An 87-year-old man from Texas recently suffered severe burns to the top of his left hand. His doctors believed the burn damage was so extensive that skin grafts, the most common treatment option for burn victims, wouldn’t be able to help.
Instead, his doctors tried an unorthodox treatment. Rather than a graft, they surgically placed the hand inside a pocket of tissue in the man’s abdomen. This let his hand receive a constant supply of blood to the damaged tissue. It also allowed his doctors to remove excess skin from the abdomen when the hand was removed, providing a layer of healthy tissue over the top of the patient’s hand. This hand treatment option created a tissue layer that was stronger and healthier than the grafts typically performed to treat serious burns.
Necessity and Innovation
When it comes to reconstructive surgery, the most obvious solution isn’t always the best one. While the Texas patient didn’t have a tummy tuck per se, it’s very likely that his hand was saved from amputation by the innovative strategy used by his surgeons. They say necessity is the mother of invention, an idea that has been particularly true in the medical field.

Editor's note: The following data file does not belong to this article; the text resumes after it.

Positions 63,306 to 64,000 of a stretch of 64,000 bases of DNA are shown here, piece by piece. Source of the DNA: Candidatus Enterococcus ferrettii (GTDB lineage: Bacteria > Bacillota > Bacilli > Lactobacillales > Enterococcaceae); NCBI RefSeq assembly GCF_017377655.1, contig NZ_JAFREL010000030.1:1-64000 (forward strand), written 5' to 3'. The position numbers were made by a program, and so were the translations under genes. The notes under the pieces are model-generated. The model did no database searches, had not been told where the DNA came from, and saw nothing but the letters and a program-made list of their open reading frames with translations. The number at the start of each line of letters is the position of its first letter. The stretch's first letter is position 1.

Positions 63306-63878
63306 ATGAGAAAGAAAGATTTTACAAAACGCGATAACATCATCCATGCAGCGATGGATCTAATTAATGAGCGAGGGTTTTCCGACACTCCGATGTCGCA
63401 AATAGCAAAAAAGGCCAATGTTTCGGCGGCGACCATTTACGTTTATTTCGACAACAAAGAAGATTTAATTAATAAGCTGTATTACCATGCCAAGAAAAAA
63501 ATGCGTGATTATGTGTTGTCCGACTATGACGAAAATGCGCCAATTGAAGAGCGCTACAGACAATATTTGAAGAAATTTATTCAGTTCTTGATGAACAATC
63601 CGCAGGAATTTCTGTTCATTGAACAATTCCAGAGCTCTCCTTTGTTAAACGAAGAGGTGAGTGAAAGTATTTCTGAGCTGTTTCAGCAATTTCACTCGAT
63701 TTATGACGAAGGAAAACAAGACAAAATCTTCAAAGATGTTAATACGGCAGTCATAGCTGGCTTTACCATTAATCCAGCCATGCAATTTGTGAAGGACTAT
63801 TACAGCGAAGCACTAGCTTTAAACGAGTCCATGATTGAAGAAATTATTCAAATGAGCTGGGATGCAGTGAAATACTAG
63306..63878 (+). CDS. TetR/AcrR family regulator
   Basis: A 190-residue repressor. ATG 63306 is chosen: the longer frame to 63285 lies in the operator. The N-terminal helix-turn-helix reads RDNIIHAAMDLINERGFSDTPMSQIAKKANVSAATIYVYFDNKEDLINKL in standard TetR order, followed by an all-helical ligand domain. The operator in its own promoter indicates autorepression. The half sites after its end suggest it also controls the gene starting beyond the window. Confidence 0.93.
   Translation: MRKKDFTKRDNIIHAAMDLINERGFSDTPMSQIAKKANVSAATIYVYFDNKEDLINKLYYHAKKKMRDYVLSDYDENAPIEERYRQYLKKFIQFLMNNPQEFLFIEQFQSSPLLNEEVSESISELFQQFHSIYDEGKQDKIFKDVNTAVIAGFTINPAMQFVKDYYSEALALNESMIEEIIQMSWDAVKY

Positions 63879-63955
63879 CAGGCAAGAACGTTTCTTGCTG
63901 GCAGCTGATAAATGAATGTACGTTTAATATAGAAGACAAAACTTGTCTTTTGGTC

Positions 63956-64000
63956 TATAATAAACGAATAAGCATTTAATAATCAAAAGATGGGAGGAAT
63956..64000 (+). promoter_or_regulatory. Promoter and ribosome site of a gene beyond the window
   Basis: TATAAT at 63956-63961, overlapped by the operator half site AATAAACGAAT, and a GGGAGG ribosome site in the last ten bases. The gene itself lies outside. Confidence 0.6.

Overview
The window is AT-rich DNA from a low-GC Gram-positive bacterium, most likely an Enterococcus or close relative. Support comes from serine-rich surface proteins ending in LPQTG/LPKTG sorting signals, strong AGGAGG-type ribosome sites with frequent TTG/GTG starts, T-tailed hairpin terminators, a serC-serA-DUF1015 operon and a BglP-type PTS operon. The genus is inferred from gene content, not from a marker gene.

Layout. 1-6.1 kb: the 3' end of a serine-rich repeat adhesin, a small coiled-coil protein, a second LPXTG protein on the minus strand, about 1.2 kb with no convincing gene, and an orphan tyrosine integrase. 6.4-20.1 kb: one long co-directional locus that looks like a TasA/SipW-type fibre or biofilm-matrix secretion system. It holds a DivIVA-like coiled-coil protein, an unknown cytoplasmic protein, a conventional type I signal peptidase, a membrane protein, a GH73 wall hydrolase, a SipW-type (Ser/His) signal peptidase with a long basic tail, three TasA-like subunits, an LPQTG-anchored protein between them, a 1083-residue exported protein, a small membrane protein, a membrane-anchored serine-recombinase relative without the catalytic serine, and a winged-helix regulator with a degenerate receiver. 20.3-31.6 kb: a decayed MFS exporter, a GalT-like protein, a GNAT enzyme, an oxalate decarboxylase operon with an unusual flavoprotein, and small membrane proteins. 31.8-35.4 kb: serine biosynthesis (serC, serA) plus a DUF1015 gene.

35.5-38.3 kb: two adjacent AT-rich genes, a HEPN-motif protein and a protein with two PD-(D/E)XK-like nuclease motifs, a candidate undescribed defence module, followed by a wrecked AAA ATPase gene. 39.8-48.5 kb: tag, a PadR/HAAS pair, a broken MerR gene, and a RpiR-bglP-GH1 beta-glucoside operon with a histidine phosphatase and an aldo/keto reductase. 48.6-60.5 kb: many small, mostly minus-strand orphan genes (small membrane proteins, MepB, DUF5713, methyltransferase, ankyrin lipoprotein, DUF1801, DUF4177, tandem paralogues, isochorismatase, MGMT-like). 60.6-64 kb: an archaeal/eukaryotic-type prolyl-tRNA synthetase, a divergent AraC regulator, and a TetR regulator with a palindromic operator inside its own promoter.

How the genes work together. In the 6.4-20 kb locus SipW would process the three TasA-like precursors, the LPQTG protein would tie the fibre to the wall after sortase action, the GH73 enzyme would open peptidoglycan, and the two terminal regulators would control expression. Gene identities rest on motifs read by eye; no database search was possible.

As our knowledge of the human body develops, doctors are improving their surgical techniques to provide better outcomes for their patients. Doctors often must tailor each procedure to the specific needs of each patient on whom they operate. This creates the need for creative problem-solving across the entire medical field, particularly when the patient’s life is at stake.
Fortunately for our 87-year-old patient, these unconventional techniques were put to use in a way that preserved both his hand function and overall quality of life.